Clouds of Wings | Works by Venkat Raman Singh Shyam
Clouds of Wings | Works by Venkat Raman Singh Shyam
Curated by Ina Puri
20th April 2019 - 1st July 2019Art Alive Gallery, S - 221 Panchsheel Park New Delhi - 110017View Works
‘The swan flies alone
The swan is its own song.’
The winding roads past the shimmering lake are dotted with Tesu trees bright with rust and orange blossoms. The roads are strewn with flowers that have fallen off the trees, their petals turning shades of brown. In Bhopal, the remains of Holi celebrations are visible everywhere, on walls, faces, and buildings, smears of colour remain like a lasting memory of the festival. Venkat grins broadly when he talks about the festivities in his village; he made it back home in the late hours because of pending deadlines, otherwise, there was no way of knowing how long the celebrations would continue. As we make our way to his studio, he tells me how the Tesu flowers are an intricate part of ‘Phaag’ or Phagun/Spring and how the songs celebrate this beautiful flower, which is also given in offering to the god, Hola. Venkat has a vast repertoire of stories and songs, this time because Holi is just over, and the subject is the Festival of Spring.
In his village, as a boy, learning about colours and lines made more sense than learning the alphabet and numbers. Sijhora had a school but he often played truant, preferring to play in the woods, instead, or paint. When he had chanced upon his maternal uncle, Jawahar’s paintings in an old trunk at home had opened up a new, enchanted world. Unbeknownst to the elders, he pored over the sheaf of sketches, determined to try his hand at it. The lack of materials did not deter him, he filled the walls, floors and discarded newspapers with his scribbles in charcoal only to get a severe beating for his artistic endeavors! Not perturbed in the least, he continued to pursue his passion till, his drawings caught the attention of his uncle, the well-known Pradhan Gond artist Jangadh Shyam. Jangadh was a celebrated artist, not just in Sijhora or Patangadh, but also throughout the State having recently been honoured by the prestigious Madhya Pradesh Shikhar Samman (1986). Impressed by the young boy’s skill and much to Venkat’s delight -- Jangadh invited him to Bhopal.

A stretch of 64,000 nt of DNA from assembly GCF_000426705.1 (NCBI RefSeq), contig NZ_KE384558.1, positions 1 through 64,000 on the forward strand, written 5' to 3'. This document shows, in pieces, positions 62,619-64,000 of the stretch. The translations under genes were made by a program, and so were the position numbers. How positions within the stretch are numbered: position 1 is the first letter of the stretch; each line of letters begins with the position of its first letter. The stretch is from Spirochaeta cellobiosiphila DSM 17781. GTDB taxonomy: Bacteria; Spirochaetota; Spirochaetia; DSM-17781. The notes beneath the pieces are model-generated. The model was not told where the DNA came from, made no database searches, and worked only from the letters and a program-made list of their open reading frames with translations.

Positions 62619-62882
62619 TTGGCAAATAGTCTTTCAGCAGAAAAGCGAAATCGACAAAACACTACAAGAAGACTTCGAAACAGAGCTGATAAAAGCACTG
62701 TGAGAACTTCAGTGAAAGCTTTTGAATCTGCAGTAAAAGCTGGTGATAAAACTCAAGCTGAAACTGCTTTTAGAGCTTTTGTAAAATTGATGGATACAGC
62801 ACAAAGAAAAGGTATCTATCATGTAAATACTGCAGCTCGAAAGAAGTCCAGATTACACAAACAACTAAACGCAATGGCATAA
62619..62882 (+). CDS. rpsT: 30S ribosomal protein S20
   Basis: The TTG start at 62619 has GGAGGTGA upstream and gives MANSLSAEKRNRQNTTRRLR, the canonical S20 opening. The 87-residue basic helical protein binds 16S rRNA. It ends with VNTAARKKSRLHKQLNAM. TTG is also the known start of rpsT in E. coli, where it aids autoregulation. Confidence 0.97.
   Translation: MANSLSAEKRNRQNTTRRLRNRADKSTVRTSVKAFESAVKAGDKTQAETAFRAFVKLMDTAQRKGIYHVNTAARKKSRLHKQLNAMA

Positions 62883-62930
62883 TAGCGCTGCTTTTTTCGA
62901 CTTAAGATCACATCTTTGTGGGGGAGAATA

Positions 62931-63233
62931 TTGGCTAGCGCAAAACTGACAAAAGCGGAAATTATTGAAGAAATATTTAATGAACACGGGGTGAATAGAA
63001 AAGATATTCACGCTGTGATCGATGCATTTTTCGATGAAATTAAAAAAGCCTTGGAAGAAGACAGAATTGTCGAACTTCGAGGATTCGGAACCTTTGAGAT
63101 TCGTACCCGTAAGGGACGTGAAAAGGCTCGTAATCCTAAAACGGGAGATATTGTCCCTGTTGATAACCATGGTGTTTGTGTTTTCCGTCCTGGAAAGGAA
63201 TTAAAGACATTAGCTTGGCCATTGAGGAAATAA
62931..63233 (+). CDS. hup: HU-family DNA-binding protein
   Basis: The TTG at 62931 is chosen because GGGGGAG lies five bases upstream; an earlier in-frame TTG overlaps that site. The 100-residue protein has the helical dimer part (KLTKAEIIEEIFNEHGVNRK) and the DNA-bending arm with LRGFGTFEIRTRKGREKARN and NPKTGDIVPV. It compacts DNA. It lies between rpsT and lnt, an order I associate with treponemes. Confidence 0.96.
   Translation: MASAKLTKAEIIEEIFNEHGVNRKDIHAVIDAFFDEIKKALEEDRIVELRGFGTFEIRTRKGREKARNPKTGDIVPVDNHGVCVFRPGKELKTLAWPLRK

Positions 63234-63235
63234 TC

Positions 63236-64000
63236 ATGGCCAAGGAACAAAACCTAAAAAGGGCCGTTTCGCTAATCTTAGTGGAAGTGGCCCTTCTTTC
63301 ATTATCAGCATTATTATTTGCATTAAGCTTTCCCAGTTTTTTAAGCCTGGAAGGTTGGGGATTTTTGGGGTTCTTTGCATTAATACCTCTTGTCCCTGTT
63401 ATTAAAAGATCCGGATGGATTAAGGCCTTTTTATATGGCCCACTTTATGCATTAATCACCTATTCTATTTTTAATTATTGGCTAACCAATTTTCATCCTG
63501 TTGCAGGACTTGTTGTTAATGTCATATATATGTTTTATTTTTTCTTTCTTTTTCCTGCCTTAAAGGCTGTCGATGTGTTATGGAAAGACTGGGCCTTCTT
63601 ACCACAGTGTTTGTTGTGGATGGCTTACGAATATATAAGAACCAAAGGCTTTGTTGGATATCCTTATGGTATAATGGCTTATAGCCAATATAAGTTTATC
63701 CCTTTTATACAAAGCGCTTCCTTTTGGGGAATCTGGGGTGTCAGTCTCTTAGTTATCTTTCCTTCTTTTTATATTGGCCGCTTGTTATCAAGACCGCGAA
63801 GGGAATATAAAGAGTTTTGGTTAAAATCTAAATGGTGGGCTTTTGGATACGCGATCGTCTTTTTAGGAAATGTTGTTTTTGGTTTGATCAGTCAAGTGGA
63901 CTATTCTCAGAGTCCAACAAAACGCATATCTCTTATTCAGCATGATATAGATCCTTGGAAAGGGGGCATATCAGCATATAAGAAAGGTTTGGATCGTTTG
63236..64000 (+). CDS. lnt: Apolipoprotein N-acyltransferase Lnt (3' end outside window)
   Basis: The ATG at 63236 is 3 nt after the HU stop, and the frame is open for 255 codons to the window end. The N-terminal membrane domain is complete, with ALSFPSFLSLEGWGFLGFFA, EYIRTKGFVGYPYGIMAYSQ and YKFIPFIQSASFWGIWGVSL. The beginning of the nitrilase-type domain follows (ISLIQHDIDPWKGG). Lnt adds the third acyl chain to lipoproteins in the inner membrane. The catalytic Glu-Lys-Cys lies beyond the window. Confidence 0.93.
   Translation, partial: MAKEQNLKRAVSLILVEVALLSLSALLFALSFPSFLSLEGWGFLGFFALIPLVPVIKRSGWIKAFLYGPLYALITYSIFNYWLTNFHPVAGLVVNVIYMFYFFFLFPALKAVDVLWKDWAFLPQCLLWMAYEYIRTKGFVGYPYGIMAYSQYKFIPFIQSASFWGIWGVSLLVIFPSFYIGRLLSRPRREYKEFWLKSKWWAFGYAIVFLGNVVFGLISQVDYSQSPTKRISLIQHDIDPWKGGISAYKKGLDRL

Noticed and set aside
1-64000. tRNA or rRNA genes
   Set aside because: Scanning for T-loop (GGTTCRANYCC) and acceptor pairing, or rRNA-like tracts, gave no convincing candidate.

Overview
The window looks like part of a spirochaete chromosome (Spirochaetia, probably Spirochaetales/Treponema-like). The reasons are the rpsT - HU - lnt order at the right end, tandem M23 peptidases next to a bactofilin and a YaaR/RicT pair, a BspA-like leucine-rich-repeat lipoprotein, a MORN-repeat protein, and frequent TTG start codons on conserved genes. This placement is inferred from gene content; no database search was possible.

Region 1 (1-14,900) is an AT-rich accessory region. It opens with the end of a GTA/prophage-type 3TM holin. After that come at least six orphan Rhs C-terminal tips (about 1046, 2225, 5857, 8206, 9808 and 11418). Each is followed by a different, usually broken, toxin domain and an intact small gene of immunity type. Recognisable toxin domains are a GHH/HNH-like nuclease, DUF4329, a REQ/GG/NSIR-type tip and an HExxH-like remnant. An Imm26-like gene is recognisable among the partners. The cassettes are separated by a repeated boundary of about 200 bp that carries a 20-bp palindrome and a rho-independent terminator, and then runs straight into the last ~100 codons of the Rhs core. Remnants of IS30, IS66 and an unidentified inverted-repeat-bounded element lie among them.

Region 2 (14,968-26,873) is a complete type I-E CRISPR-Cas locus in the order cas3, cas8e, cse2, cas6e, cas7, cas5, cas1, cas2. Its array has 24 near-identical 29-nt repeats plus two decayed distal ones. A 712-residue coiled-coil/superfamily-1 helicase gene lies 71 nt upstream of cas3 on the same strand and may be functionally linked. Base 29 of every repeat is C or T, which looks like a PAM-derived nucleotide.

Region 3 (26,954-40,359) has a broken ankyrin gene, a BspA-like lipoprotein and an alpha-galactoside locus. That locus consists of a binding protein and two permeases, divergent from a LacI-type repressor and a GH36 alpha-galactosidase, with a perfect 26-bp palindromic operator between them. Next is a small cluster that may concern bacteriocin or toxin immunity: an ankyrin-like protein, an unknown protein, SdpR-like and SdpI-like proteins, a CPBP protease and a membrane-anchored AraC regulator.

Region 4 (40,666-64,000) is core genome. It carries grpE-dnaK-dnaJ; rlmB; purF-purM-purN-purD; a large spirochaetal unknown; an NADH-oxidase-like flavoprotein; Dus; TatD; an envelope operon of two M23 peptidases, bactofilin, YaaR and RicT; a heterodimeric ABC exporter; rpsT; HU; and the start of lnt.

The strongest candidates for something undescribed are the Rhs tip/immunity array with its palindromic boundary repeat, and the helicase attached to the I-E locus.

For the fledgling artist who had grown-up amongst the woods and streams of his village, Bhopal was the Rajdhani. Not having stepped out of Sijhora, he was extremely excited and remembers having conjured visions of magnificent palaces and courts ruled by a powerful Raja; because surely that was how all Rajdhanis were meant to be? To his astonishment, the Railway Station bustling with throngs of people, though not at all what he had expected had a certain excitement and energy that thrilled his senses. He felt he belonged. With a great sense of purpose, Venkat prepared himself to work under Jangadh till he met other artists at Bharat Bhavan, notably J Swaminathan who encouraged him to build his artistic career. While he worked tirelessly, learning new techniques and exploring new forms, getting used to the city life, his village remained in his heart. The dense forests of Kanha, the deer, and birds he had seen, now became a part of his pictorial narrative. And in the midst of his compositions, a boy appeared, chopping wood, grazing cattle and tending to the fields. Venkat’s visual memoir was already drawing from his childhood years, his own life and that of his close friends, Pusaam and Dhurve, Bana players who sang melodiously of love and loss. Yet, life in Bhopal, exhilarating with the promise of romance and success, was exciting too. The boy who had never seen an auto-rickshaw now wanted to travel by aircraft (in those years Bhopal had one flight a week!). Through the struggle to learn and earn a little money, there were also happy times, too, when his companions and he cooked together and sang Dadariya folk songs. The fragrance of the earth, the song of the Tiltila birds and legacy of the land is what makes Venkat’s work so richly layered and fascinating. When the artist narrates the story of Eklavya or Shiv Parvati, the dramatis personae appear distinctly human with flaws and eccentricities that one can relate to.